The Individuals with Disabilities Education Act (IDEA) - US Department of Education
The Individuals with Disabilities Education Act (IDEA) is a law ensuring services to children with disabilities throughout the nation. IDEA governs how states and public agencies provide early intervention, special education and related services to eligible infants, toddlers, children and youth with disabilities. IDEA is composed of six main elements:

  1. Individualized Education Program (IEP),
  2. Free and Appropriate Public Education (FAPE),
  3. Least Restrictive Environment (LRE),
  4. Appropriate Evaluation,
  5. Parent and Teacher Participation, and
  6. Procedural Safeguards.

Landmark Cases
The American Academy of Psychiatry and the Law (AAPL) selected landmark cases, which it considers especially important and significant for forensic psychiatry.

Age of Majority - National Conference of State Legislatures
The "age of majority" is the legal age established under state law at which an individual is no longer a minor and, as a young adult, has the right and responsibility to make certain legal choices that adults make.

Automatic Emancipation

About half of the states do not provide a special court procedure for emancipation, so emancipation can only be achieved automatically, if a minor does one of the following:

  1. Gets married
  2. Joins the Armed Forces
  3. Reaches the age of majority

Statutory Rape - A Guide to State Laws and Reporting Requirements - US Department of Health and Human Services
This is a guide to state laws and reporting requirements pertaining to statutory rape.

US Department of Health & Human Services

Reporting Child Abuse and Neglect
Each State has a system to receive and respond to reports of possible child abuse and neglect. Professionals and concerned citizens can call statewide hotlines, local child protective services, or law enforcement agencies to share their concerns.

Civil Commitment Criteria and Initiation Procedures by State
This website contains critical state-by-state information about civil commitment laws and criteria for inpatient and outpatient treatment, emergency hospitalization for psychiatric evaluation, and initiating proceedings for court-ordered intervention in a mental health emergency.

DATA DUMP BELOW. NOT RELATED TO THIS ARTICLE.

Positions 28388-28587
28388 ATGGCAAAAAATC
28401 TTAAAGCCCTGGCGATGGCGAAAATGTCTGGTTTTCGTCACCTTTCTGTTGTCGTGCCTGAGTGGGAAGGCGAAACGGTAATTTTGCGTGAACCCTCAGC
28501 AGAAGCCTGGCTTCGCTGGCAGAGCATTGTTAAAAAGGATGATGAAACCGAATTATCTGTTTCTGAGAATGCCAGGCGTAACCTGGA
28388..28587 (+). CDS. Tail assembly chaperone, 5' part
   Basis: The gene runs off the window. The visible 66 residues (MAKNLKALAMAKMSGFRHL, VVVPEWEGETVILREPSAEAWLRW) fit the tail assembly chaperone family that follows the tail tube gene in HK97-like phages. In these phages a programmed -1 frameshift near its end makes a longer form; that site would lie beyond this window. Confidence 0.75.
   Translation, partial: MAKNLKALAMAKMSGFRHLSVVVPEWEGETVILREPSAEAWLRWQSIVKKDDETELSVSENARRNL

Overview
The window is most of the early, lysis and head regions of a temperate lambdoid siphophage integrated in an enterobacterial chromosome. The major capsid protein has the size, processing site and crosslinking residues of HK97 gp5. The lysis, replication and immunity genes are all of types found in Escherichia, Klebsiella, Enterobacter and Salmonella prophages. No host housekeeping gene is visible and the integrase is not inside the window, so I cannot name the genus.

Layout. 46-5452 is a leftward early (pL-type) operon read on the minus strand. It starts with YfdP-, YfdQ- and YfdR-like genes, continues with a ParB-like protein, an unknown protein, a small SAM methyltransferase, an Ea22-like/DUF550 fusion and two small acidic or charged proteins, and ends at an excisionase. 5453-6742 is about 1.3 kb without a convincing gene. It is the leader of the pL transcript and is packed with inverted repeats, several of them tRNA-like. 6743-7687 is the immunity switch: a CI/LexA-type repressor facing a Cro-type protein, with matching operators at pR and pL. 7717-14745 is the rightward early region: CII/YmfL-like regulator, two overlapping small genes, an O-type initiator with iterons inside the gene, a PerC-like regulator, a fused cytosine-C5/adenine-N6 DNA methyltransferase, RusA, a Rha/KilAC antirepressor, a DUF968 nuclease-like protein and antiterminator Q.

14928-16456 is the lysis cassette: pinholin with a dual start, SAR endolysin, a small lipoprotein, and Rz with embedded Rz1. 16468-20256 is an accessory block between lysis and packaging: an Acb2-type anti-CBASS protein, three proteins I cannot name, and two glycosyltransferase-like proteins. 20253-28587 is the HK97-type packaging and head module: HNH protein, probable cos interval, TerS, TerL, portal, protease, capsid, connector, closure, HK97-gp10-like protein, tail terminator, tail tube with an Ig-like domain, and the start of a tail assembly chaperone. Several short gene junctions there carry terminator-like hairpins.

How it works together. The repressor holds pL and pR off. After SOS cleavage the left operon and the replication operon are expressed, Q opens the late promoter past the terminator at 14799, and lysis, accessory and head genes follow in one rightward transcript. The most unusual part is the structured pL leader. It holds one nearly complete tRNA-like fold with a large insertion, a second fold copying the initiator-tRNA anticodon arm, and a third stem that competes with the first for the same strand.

Seclusion and Restraint Statutes, Regulations, Policies and Guidance, by State and Territory
On July 31, 2009, Secretary Duncan sent a letter to the states and territories urging them to develop or review and, if appropriate, revise their state policies and guidelines to ensure that every student in every school under its jurisdiction is safe and protected from being unnecessarily or inappropriately restrained or secluded. This site summarizes the state and territorial policies regarding seclusions and restraints that resulted from these discussions in order to share information that will help protect all students.

US Department of Education

United States Government Accountability Office (GAO)-Seclusion and Restraints
In 2009, the US Government Accountability Office (GAO) testified before the Education and Labor Committee in the US House of Representatives regarding allegations of death and abuse at residential programs for troubled teens.

Child Custody Laws by State
Most legal matters involving the family are governed by state law, and child custody is no exception. Depending on the state, unmarried (or divorcing) parents have a few different options available for how they would like to arrange custody, ranging from sole custody to joint custody.

Child Passenger Safety Laws

All states and territories require child safety seats for infants and children fitting specific criteria, but requirements vary based on age, weight and height. Often, this happens in three stages:

  1. Infants use rear-facing infant seats;
  2. Toddlers use forward-facing child safety seats; and,
  3. Older children use booster seats.